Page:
Organic products can be defined as

food where all  the links in the chain that led to the creation are also organic: watering crops and livestock drinking water would rather use – tested groundwater contaminated leftovers that are not pesticides; food and fertilizer provided over a period of growth will carry organic standards; additives during processing are organic themselves.

There are also limitations of the organic products in terms of storage and handling. the case of animal products which are produced “organic” according to their producers are monitored by independent bodies. They supervise the parameters in which the animals are growing, from living spaces, organic nutrition, usage of medicines and vaccines.  All these allow that artificial hormones and medicines to be used only in emergency situations such as diseases which cant be cured otherwise.


December 9, 2010

The Brazilian government is keen to improve on the lives of  its citizenry.The need to facilitate  the  provision of capabilities in the form of infrastructural development is key in archieving this goal.There can be no meaningful development if the basic essentials are not provided such as,freedom, food,hospitals,roads,houses,transport to mention but a few.

The Cancaun conference in Mexico(December 2010) is  come and gone and there appears to be no general concessus on climate change and global emission levels.Well you cannot blame the Brazilian government if its aim is to better the lives and livelihood of its people.

I watched a documentary on a development programme undertaken by the Brazilian government to improve transport network   for the rural poor.The Mahaun bridge is a good example.This bridge is built on a river that is served communities/livelihoods for generations.Now the government is spent seventeen  months in the construction of this bridge of twenty seven kilometres and is costed  about $230 million.The  enviromental,economic and cultural  impact of such a development cannot be underesitmated and indeed a tragedy on the commons.The bridge is forced the local people to migrate ,schools and local communities have vanished and above all the livelihoods of the chronic poor have been severely affected/ evaporated.Well to the poor this is  an untimely development as alternative sources of livelihood provision are non existent.The river no longer belongs to them and the government is charging motorists for the use of the bridge.This finances go into the government account with no consideration of renumeration of the poor.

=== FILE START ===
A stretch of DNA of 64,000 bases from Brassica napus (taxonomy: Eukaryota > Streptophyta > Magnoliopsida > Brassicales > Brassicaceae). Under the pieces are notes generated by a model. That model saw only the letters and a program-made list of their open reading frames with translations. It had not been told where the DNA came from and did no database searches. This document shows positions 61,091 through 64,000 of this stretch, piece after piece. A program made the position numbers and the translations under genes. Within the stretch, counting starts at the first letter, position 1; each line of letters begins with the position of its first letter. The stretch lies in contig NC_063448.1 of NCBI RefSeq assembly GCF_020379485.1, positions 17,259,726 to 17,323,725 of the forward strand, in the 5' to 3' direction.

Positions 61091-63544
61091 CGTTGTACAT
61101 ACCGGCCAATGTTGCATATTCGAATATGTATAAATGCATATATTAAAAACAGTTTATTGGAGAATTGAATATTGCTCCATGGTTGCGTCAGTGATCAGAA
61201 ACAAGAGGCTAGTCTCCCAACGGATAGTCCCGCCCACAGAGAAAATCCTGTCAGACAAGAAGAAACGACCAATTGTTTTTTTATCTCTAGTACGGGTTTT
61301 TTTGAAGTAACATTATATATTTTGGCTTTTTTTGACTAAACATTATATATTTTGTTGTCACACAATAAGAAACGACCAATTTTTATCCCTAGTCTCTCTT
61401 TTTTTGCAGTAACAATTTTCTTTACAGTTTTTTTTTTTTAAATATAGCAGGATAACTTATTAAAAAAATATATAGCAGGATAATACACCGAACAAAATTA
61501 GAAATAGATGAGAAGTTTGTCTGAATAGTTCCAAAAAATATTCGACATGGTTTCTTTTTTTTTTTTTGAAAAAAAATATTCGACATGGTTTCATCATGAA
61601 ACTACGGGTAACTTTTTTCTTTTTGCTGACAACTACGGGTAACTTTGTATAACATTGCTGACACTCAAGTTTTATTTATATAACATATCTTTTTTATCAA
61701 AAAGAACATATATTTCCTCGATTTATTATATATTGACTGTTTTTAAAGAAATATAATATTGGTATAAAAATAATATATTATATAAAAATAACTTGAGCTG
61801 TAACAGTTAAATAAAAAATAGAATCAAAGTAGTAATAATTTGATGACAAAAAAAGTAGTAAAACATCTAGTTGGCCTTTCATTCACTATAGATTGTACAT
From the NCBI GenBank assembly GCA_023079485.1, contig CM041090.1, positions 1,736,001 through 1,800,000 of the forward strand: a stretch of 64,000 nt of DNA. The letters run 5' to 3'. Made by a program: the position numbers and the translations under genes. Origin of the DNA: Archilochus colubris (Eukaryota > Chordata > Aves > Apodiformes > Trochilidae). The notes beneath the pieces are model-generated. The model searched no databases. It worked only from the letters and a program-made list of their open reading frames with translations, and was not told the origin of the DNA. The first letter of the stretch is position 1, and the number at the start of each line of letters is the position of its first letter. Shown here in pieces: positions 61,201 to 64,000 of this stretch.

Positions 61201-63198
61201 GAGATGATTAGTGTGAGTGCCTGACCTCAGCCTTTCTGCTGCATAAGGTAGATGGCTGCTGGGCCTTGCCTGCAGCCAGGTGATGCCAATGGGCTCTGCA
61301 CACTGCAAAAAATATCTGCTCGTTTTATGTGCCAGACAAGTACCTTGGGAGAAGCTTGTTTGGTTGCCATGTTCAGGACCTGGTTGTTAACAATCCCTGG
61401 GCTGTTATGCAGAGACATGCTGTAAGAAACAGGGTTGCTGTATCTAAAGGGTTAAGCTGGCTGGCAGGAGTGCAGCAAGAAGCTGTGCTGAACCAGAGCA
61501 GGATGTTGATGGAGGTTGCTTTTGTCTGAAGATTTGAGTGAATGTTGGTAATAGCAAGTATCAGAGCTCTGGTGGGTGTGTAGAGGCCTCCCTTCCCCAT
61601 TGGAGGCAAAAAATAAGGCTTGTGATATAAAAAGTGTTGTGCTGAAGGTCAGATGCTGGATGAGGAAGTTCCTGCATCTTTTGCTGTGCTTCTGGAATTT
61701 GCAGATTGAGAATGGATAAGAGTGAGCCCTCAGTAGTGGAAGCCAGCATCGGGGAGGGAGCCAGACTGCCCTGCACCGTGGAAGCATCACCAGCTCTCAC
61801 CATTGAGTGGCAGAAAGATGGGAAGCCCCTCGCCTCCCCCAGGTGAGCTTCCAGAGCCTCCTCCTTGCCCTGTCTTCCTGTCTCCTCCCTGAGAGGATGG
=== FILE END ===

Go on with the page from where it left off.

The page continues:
My concerns are,  was the government transpirent in the planning stage,where the rural people affected  empowered in the participation and  decision making of their lives and livelihoods,and how will this development be sustained if the returns are  not plough back into the local communities.

Now lets look at the  livelihood alternatives employed by the communities affected.They have resorted to deforestation as a major source of income and survival.The impact of their actions is  one  major effect of global warming and an overall tragedy of the commons.The  causes and effects of global warming  therefore needs a multi-dimensional approach if  a workable solution is to be sort.

Enclosure of the land: china

December 9, 2010

After the Tiananmen Square massacre the Chinese ruling party established a new form of profit making mechanism, the land enclosure movement. Since its establishment a number of peasants were forcefully removed from their fields and dweller from cities have been forced to move to different location with only few receiving moderate compensation. Local governments have successfully traded lands owned by the people for political achievements and financial profit.